That was my take on it. But yes Carol you are right he was too waffley and hard to understand, and he did let him self get sucked into the NS question. Maybe Cunliffe as leader and Shearer as Minister for Children???

        • gobsmacked 3.1.1.1

          “he was too waffley and hard to understand, and he did let him self get sucked into the NS question. Maybe Cunliffe as leader and Shearer as Minister for Children???”

          Agree 100%. It would be a shame to lose Shearer’s obvious passion for the subject. It should be put to good use in a role more appropriate to his talents.

          • David H 3.1.1.1.1

            You see the other thing is where do you put the Greens if they win the next election ? It would make for an interesting cabinet. Cunliffe Leader and he takes Finance as well, Deputy leader Russel Norman? Julie Anne Genter for Transport. Shearer Minister for Children. Gareth Hughes Environment, Parker Ass Finance Robertson gets Cunliffes old Job As for the rest Goff is good at his job. Mallard is not, he goes to back bench. As for the rest I am not sure of who’s good at what or maybe you think I got it wrong.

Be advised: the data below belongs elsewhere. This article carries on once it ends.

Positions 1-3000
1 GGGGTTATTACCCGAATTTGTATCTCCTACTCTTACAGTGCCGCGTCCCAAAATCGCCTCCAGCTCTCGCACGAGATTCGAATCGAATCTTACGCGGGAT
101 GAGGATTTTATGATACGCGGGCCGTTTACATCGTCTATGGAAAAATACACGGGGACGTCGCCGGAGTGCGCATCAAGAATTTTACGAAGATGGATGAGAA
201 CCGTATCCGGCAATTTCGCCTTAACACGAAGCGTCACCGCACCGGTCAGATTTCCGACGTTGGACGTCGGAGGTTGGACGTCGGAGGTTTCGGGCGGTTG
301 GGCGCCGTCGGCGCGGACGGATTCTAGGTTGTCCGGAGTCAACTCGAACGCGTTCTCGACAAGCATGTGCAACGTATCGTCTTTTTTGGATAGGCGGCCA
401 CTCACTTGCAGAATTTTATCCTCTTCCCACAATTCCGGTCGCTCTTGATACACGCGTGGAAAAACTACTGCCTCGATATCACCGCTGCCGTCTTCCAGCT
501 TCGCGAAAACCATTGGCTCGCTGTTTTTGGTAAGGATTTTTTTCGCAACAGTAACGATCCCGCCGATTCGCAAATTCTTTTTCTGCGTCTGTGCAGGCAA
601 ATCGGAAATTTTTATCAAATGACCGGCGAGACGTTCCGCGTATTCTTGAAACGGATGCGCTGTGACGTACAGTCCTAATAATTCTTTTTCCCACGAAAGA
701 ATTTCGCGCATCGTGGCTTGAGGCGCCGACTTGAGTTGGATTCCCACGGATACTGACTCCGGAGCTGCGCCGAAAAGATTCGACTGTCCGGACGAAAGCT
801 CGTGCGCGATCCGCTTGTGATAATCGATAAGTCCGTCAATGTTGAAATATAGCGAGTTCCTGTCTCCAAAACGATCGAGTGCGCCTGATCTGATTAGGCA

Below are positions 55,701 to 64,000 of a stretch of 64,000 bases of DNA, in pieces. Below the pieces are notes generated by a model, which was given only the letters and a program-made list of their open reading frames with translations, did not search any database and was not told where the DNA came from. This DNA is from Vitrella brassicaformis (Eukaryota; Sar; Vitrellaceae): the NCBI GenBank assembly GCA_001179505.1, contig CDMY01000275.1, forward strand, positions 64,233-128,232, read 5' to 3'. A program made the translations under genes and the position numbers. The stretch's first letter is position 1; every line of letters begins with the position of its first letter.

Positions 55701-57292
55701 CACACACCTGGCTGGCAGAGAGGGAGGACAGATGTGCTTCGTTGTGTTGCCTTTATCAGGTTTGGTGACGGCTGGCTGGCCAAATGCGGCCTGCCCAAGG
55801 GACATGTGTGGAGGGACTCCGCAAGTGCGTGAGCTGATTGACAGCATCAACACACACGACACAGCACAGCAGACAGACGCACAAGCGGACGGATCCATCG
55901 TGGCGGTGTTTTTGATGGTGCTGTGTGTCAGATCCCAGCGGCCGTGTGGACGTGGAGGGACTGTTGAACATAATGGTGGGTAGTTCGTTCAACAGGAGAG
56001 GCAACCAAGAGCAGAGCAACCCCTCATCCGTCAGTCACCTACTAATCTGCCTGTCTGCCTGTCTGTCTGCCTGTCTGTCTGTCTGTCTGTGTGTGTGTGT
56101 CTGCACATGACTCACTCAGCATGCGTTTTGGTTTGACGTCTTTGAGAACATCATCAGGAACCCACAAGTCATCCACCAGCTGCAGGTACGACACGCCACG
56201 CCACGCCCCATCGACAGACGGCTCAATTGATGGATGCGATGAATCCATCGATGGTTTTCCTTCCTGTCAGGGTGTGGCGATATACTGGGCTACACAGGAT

Oh yes and imagine them up against the Nats Smart knowledgeable in their portfolios and willing to do the right thing. Up against the Natsc where you have Key his sheen is well and truely worn Bennett spiteful Brownlee Deaf and completely ill informed and of course Capt Ahab (Joyce) proud minister of MOBIE (Dick) Oh joy what a choice.

            • gobsmacked 3.1.1.1.1.1

              Not much time for chat today, but I would agree that several Greens have looked impressive, and if the new (Labour?) PM wanted a Cabinet chosen on merit, then they would pick Greens over some of their Labour colleagues.

              At least 10 current Labour MPs should leave Parliament before or at the next election. If Shearer really is in charge, he’ll tell them.

    • Craig Glen Eden 3.2

      Its not about being slick its about communicating clearly what direction you are heading. Sadly Shearer gives mixed messages. So on one hand he wants to take education in the direction of Finlands approach (feeding children say), but National standards he kinda agrees with ( at least thats what it looked like) and teachers should give reports in plan English ( both National Part meme’s). Secondly he is not convincing giving the message in his delivery and you have to be convincing to get people out to vote.You have to be quick with retorts timing is everything especially on live TV campaigning and Shearer just does not have that he never looks comfortable. Davids a nice guy with the best of intentions but as he currently presents he is not going to get people going yeah I wanna vote Labour and Shearer.